Continuous Learning Journey for Mid–career workers
Mid-career workers, aged 40 to 59, make up half of Singapore’s resident workforce. They have a wealth of working experience accumulated through the years. At the same time, many of them are in job families that are undergoing transformation and job redesign. Skills top-ups can help them retain currency in their existing jobs, or give them the versatility and confidence to take on a new job.
The report charts potential upskilling and career options for mid-career workers, riding on their existing expertise and experience. It is important that employers and training providers recognise the accumulated skills and experiences of these workers, and provide the workplace and learning opportunities that help to complement their existing skills. For examples of how a mid-career worker can move into different roles within the same job family, or make longer term moves into new growth roles, please refer to Annex A.
Refresh of SkillsFuture Series
SSG will refresh the SkillsFuture Series from 1 Jan 2023, to ensure that Singaporeans have access to courses and training that provide for priority skills identified by the report. SkillsFuture Series courses, previously categorised into eight areas, will be re-organised to support the emerging industry trends and developments. The series will now focus on delivering training for skills that support the digital, green and care economies (as well as I4.0), and courses will continue to be available at different proficiency levels (basic, intermediate and advanced). For more information on the refreshed SkillsFuture series, please refer to Annex B.
Training providers have already responded to industry trends and are rolling out courses in the various growth economies. For example, our Institutes of Higher Learning have, over the course of this year, actively responded by launching new CET courses in transferable green skills such as Carbon Footprint Management, as well as courses that provide specialised skills training in areas such as Green Facilities Management, Sustainable Engineering, Sustainable Investment Management, and Environmental Sustainability Management. On top of specialised skills training and certification such as the National Electric Vehicle Specialist Safety (NESS) certification, they will continue to ramp up the supply of skills training in areas with high demand growth and high transferability, such as Environment and Social Governance that supports greening efforts across multiple sectors.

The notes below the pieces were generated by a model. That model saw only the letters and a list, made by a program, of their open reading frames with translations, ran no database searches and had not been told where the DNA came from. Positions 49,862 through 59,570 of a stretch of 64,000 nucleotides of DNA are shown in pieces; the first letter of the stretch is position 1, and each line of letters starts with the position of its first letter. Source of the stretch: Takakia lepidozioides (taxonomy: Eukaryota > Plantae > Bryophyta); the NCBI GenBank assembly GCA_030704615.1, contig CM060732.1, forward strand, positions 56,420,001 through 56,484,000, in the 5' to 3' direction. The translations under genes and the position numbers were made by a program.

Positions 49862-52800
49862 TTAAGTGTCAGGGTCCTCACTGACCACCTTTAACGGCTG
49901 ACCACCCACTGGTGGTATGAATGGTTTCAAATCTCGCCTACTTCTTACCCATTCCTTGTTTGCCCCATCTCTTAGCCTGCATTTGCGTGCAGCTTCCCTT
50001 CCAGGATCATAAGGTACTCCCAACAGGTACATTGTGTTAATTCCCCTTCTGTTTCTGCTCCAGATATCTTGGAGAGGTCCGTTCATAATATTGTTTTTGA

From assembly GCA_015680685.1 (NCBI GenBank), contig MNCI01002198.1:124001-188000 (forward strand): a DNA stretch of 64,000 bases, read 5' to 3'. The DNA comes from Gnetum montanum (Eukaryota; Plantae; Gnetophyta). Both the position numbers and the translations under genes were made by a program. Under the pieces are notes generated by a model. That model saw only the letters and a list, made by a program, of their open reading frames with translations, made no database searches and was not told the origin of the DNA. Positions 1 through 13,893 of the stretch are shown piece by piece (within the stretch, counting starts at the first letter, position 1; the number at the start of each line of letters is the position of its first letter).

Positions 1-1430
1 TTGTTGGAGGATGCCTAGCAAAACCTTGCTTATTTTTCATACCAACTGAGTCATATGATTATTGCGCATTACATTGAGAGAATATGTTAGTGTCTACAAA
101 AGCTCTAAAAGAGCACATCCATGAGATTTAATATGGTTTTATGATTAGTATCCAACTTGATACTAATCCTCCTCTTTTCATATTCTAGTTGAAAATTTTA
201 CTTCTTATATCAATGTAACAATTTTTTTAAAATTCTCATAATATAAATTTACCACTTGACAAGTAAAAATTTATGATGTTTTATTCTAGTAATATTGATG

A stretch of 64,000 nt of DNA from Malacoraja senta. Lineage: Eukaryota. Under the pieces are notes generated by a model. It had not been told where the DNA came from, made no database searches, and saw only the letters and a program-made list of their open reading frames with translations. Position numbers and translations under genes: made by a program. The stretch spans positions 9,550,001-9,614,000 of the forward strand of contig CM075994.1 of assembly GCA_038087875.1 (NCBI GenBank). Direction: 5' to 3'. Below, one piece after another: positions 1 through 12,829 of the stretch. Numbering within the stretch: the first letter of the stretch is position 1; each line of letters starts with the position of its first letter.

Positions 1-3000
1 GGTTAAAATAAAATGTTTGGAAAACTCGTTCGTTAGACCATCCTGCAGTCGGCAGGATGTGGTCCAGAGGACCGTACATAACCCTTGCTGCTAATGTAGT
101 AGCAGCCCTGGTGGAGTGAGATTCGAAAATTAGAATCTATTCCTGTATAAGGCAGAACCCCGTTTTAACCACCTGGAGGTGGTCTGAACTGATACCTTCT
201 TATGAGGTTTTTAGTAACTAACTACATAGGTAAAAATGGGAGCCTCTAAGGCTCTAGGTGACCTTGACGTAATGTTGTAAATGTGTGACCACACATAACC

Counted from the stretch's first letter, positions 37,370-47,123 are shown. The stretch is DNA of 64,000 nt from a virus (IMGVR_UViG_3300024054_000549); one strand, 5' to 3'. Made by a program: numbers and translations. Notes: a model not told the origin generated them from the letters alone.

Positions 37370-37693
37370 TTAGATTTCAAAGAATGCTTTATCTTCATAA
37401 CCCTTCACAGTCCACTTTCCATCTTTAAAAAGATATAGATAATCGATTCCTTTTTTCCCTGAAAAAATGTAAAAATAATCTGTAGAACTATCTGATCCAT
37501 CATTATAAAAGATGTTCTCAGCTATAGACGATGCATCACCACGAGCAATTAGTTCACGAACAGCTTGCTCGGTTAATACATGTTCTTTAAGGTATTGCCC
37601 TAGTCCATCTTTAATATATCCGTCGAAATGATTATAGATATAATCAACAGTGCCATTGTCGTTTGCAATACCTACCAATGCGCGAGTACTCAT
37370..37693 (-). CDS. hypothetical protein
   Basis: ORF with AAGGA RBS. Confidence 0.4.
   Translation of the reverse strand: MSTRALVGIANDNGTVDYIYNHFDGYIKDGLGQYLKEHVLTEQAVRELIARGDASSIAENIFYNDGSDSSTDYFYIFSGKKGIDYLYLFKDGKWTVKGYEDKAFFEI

Empowering individuals to be more deliberate about upskilling
Mr Tan Kok Yam, Chief Executive of SSG said, “The aim of the Skills Report is to help Singaporeans plan and act on their upskilling. We seek to unpack macro-trends such as digitalisation and sustainability, and translate these into priority skills that the individual can act on. We thank our network of industry experts and public agencies for enriching the Report. Likewise, we will lean on our key partners to ensure that the Report reaches out to more Singaporeans and is meaningfully utilised.”
The full report can be found at skillsfuture.gov.sg/skillsreport
Download Annex A and Annex B here